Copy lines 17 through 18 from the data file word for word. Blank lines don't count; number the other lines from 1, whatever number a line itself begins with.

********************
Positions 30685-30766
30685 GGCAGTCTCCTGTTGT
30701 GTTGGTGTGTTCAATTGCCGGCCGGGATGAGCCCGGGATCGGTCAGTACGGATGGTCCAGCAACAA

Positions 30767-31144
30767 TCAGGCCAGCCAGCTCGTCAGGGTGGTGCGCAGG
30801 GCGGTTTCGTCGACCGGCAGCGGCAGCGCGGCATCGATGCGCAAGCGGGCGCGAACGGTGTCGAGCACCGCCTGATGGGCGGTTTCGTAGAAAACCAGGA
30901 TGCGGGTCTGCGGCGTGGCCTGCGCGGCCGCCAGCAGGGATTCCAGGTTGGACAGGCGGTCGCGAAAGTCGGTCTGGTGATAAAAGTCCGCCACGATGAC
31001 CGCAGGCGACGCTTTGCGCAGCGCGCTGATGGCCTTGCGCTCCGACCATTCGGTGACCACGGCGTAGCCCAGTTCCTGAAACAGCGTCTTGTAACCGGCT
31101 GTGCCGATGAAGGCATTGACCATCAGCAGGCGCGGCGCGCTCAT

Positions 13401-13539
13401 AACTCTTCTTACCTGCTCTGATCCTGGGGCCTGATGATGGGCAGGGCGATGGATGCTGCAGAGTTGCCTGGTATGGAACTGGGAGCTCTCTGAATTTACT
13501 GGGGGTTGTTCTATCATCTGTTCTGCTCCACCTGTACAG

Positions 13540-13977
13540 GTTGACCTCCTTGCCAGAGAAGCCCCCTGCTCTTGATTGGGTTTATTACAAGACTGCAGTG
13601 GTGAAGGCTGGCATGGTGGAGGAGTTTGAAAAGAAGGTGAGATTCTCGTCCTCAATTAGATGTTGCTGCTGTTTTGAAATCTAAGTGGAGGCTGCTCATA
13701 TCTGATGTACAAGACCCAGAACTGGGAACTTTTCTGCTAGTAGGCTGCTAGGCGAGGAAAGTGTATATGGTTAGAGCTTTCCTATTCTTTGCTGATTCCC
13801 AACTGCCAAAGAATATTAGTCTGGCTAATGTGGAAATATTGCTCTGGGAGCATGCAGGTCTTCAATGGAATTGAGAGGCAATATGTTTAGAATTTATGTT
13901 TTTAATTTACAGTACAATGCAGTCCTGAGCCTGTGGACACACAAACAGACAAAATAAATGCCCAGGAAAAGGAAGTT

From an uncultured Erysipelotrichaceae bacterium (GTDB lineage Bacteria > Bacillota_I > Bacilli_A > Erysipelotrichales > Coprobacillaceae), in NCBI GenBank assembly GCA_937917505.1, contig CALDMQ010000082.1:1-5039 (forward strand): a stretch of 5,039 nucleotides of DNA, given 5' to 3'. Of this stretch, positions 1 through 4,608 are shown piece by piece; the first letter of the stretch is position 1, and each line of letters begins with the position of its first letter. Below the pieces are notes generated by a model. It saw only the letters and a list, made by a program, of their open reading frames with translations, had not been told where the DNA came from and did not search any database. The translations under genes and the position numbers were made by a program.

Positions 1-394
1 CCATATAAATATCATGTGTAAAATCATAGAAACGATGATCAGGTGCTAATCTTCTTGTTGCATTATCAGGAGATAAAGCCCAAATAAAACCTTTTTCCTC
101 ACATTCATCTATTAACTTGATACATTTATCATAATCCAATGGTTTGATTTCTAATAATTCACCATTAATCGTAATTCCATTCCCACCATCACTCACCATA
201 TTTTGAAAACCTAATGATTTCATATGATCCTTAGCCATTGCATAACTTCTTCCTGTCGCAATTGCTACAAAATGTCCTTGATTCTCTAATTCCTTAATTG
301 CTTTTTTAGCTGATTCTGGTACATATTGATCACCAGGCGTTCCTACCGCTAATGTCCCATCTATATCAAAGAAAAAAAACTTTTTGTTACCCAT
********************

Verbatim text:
13801 AACTGCCAAAGAATATTAGTCTGGCTAATGTGGAAATATTGCTCTGGGAGCATGCAGGTCTTCAATGGAATTGAGAGGCAATATGTTTAGAATTTATGTT
13901 TTTAATTTACAGTACAATGCAGTCCTGAGCCTGTGGACACACAAACAGACAAAATAAATGCCCAGGAAAAGGAAGTT